Archives for category: parenting

blackerI watched this brilliant documentary by Molly Dineen, last night and was sad to see more evidence of a child being failed by the system in the UK, but interestingly he was descibed as excelling in a new school in Jamaica. Blacker’s son was in a situation where the school was telling his parents that he wasn’t suited to a school environment, and he had ADHD. Then they took him to Jamaica and suddenly he is an “A” student.

When I started out trying to make a film about home education, I kept hearing over and over again from people who had been totally failed by the school system, and try as I might to keep my sights set on home education I kept being pulled to document how hard it is to get on in school if you are in any way “different”.

It is complicated, as now we know the impact ACE‘s can have on a person’s life, so we can think it all happens at home, but the effects on children in the school system of repeated detrimental treatment makes some children give up learning for life. And that costs a lot, further down the line.

I once got involved in making a short film, which sadly never found funding, to describe exactly how this plays out in the UK. It was called The True Cost, and it explained how the criminal justice system, social care and mental health services are battling to cope with an epidemic of crime, family breakdown, challenging behaviour and mental illness, with bills that reach into the realm of billions – like £70 billion at least (and these are old figures). They then set out to descibe how these costs could be reduced hugely by investing money right at the start of a child’s life, by helping their mothers first, and then their fathers and supporting them to create a family, which they may have no idea of as they havent been modelled it. This costs under £5,000 per family.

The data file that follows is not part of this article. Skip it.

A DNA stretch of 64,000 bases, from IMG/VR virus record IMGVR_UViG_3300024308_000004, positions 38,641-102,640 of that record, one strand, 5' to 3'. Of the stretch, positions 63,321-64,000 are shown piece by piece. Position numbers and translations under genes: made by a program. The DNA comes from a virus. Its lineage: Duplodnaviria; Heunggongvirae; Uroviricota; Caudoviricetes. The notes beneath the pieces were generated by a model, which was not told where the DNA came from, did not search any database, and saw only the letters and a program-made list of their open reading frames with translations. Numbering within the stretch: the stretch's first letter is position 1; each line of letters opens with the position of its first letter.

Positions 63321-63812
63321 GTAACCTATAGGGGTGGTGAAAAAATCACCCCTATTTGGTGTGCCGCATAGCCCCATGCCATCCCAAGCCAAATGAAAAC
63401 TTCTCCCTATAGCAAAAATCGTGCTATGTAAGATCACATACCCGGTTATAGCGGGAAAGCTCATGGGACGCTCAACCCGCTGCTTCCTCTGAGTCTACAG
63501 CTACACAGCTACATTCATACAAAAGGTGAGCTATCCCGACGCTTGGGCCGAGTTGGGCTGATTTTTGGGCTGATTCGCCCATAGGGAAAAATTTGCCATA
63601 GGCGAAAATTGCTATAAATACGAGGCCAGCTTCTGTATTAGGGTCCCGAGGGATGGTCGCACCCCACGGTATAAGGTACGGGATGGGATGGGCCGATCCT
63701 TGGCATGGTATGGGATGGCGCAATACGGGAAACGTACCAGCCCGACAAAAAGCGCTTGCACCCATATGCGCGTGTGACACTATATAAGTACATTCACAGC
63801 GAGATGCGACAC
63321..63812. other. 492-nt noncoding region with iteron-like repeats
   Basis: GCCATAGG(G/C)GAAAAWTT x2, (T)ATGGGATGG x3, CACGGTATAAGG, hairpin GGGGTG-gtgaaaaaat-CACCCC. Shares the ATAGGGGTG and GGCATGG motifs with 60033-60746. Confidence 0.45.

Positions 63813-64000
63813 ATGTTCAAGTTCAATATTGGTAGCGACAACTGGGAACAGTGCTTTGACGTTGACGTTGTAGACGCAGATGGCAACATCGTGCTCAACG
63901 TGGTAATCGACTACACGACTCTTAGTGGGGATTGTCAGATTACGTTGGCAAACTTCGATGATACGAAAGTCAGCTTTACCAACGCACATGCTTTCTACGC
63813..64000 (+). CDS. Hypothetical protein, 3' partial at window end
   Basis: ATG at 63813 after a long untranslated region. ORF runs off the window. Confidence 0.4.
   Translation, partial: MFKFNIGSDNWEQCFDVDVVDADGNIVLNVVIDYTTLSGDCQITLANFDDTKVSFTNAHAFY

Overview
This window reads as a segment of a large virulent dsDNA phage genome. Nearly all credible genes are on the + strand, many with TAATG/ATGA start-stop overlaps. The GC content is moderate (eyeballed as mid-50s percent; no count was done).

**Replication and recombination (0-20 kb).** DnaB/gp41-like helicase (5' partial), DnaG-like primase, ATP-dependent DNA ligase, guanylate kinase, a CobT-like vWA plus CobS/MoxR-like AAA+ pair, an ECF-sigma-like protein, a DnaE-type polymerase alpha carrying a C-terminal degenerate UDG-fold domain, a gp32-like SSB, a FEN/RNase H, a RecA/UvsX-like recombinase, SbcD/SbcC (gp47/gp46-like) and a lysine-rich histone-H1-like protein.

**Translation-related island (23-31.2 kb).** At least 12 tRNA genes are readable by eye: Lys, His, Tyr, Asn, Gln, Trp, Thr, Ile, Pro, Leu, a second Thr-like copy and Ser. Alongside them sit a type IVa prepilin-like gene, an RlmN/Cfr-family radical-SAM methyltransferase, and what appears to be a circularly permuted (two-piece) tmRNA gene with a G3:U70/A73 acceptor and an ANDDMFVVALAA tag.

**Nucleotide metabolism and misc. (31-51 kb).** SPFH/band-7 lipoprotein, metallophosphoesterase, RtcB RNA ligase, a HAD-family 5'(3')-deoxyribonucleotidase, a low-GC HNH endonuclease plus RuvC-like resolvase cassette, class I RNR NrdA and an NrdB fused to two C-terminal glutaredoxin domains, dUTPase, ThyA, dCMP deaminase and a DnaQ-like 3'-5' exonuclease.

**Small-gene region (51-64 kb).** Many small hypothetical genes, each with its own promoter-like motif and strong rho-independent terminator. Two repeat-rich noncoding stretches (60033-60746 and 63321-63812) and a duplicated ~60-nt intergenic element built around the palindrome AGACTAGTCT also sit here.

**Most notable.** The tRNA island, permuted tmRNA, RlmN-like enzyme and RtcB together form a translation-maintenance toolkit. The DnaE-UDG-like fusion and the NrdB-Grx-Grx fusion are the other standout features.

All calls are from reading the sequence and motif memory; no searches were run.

It’s an old idea, and one which isn’t popular in parliament, but I can’t understand why. Post-natal depression affects mothers from all social backgrounds, so why should anyone discriminate as to who needs help in the babyhood years? Surely if everyone was supported it would only take a generation to help the percentage of children growing up with secure emotional attachment become the well adjusted adults of the future who help to build the loving communities and societies we need?

As International Woman’s day passes, I am thinking about what the experience of being a male in this world is like right now. My son asked me is there a Men’s day? I said no. And I thought it was because so much of the stuff that happens in the world is because of decisions men make, and women are only just being able to join that conversation as equals, now. And then I stop and imagine what that feels like to him. It’s not his fault that some men have tried to dominate women for so long. It’s not his fault that once upon a time some men felt threatened and scared by the power women had in their ability to grow babies inside them. Hollie McNish’s poem that we used in Babyhood about how her partner stood with her as she birthed her baby, telling her to “shout about her achievement that day”, proves to me that there are men who gladly take on the role of equal humans.

I hope for my son’s that they grow up feeling that it’s not all on them to manage their lives but they can rely on the strength of the women around them too. We have got into a position where sexism is so prevalent that we don’t consider how damaging it is for the little people in our lives. My boys know its ok to cry and rage and scream and feel, and I am proud that they are able to do this without considering what anyone might think, that will come in time but for now, I embrace every emotion they show me, and rejoice in their freedom…while modelling self-care 😉

Maybe one day we can hope for an International Men’s Day to celebrate the men who stand side to side with us women seeing the world as we do and championing the need for our balance.

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